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Overlearning: Practicing Even After You Can’t Get It Wrong

One of the quotes that have actually changed the way I see the world is the following:

“An amateur practices until they can play it correctly, a professional practices until they can’t play it incorrectly.”

While this may seem intuitive, we often forget that principle and do the same thing that the amateur does. Personally, this is exactly how I used to study during college. I’d study the material to the point that I could solve a few problems correctly, and then stop. It’s no surprise that I often found myself unable to perform well when actually taking the exam.

We’ve all been there. What you need to do to change the way things play out, is to actually keep on practicing until you can’t get it wrong, the same way that a martial artist keeps practicing the most basic movements forever. And, to top things off, a study suggests that going even further is actually a shortcut that helps you lock in learning. This process is called overlearning.

What is overlearning?

Overlearning is the process of practicing or rehearsing beyond the point where you no longer improve. Despite having achieved proficiency in the skill at hand, you continue practicing at a similar level of difficulty. This process is especially valuable when you want to lock in your successful performance on the skill at hand.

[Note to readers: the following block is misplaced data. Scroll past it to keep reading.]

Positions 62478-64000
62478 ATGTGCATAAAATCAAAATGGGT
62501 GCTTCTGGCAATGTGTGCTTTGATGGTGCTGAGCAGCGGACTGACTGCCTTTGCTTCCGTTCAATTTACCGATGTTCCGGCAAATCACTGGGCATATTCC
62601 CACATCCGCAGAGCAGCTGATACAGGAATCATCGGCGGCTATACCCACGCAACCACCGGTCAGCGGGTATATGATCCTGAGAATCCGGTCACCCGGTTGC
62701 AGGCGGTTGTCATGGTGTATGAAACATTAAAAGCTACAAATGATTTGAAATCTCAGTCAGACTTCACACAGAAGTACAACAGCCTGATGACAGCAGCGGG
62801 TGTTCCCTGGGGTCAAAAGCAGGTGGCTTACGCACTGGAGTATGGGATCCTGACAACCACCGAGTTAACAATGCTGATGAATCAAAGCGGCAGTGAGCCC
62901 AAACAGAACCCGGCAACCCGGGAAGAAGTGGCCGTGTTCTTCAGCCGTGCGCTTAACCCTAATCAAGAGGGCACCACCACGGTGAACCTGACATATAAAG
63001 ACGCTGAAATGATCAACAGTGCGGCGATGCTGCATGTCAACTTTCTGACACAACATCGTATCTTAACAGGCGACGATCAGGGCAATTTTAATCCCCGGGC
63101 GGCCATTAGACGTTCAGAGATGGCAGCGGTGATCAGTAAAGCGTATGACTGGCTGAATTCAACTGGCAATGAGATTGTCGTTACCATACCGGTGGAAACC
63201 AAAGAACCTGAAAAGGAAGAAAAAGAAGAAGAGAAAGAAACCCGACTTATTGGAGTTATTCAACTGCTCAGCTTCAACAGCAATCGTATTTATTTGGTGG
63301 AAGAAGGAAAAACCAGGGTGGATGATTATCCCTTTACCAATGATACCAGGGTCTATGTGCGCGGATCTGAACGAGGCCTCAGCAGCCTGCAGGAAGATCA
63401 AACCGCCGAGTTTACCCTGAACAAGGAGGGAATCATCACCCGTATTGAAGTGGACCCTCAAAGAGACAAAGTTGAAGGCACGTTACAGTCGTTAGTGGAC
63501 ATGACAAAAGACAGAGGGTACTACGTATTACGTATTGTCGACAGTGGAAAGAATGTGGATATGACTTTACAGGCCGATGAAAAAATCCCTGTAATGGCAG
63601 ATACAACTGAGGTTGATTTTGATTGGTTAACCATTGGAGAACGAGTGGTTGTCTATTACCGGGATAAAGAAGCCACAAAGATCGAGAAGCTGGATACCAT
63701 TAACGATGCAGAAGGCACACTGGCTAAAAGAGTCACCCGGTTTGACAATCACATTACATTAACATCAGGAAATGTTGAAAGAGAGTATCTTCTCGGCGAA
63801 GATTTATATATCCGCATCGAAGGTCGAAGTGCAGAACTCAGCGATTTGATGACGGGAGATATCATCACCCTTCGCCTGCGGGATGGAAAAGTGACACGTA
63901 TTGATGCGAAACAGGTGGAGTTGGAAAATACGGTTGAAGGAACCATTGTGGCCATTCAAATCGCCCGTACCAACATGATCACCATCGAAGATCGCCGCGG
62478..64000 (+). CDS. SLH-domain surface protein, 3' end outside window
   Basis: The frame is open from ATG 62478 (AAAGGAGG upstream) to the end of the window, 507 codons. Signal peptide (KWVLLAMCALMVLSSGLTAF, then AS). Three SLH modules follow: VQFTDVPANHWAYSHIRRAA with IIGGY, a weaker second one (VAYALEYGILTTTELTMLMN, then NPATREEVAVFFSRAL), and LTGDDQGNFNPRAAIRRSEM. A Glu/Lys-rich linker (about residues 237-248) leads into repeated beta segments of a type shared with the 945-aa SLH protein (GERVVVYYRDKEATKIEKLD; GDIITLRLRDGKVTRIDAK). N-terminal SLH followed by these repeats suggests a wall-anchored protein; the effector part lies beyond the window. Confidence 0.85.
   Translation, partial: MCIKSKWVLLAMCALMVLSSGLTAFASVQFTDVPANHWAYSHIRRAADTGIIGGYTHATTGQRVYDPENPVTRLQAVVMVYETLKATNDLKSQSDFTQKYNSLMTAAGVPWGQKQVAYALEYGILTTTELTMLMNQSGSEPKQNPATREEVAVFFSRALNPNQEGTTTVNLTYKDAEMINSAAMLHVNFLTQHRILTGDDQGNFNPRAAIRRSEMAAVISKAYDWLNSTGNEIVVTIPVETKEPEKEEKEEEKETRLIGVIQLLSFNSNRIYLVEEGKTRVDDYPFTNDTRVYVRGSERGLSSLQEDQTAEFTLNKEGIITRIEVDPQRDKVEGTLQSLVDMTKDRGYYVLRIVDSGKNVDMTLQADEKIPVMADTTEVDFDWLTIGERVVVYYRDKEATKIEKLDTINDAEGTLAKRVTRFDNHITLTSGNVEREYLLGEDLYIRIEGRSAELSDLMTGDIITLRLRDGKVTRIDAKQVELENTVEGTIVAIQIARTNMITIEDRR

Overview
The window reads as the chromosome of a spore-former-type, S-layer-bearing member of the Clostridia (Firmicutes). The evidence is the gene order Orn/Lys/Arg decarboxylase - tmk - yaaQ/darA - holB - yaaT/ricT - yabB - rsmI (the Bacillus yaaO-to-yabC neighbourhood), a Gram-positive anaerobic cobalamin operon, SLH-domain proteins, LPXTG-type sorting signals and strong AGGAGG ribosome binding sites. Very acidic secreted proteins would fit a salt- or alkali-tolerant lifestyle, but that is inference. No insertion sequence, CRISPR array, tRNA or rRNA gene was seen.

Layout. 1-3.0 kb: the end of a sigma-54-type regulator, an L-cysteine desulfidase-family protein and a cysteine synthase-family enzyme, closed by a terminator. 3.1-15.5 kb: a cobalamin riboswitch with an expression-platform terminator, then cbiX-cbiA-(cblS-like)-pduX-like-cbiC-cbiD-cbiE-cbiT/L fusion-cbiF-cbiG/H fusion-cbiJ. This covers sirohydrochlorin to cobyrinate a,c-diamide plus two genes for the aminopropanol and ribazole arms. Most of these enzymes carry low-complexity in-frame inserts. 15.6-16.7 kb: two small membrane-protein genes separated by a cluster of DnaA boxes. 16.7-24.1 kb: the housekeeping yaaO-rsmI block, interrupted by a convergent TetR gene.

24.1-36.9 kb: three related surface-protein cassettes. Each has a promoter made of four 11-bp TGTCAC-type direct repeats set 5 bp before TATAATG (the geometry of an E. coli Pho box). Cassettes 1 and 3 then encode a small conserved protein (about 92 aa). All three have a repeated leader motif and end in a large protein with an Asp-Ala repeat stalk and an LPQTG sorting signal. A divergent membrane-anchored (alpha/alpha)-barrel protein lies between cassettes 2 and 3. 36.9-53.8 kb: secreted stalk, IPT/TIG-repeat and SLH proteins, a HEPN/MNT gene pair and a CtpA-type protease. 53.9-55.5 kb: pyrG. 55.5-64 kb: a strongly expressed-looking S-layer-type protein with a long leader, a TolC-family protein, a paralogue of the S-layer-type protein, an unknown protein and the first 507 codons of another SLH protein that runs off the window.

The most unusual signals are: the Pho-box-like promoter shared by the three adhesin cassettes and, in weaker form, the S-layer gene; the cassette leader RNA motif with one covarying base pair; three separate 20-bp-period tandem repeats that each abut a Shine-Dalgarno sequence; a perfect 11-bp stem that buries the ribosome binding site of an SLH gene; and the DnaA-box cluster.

Note that this process feels quite counter-intuitive when described like that. Nevertheless, despite how it feels, it has been proven to enhance the performance of a skill dramatically, especially when you are called to perform the skill under pressure.

Where should you apply overlearning?

First off, let’s clear this: Overlearning should not be applied to everything. As a process, it is most helpful for motor sequences, like sports and instruments, and less helpful for cognitive skills, like math. Nevertheless, it could be useful in everything if utilized correctly, so let’s see a few examples where overlearning can actually make a difference:

a) Basketball

It’s very common to see the best players in the world practicing their free throws. What you might not know is that most of these players have a near-perfect accuracy in free throws when practicing. The reason they keep doing it is to actually train their muscle memory and lock in the particular skill. That way, when under the huge pressure of a match, they can still perform at an amazing level of accuracy.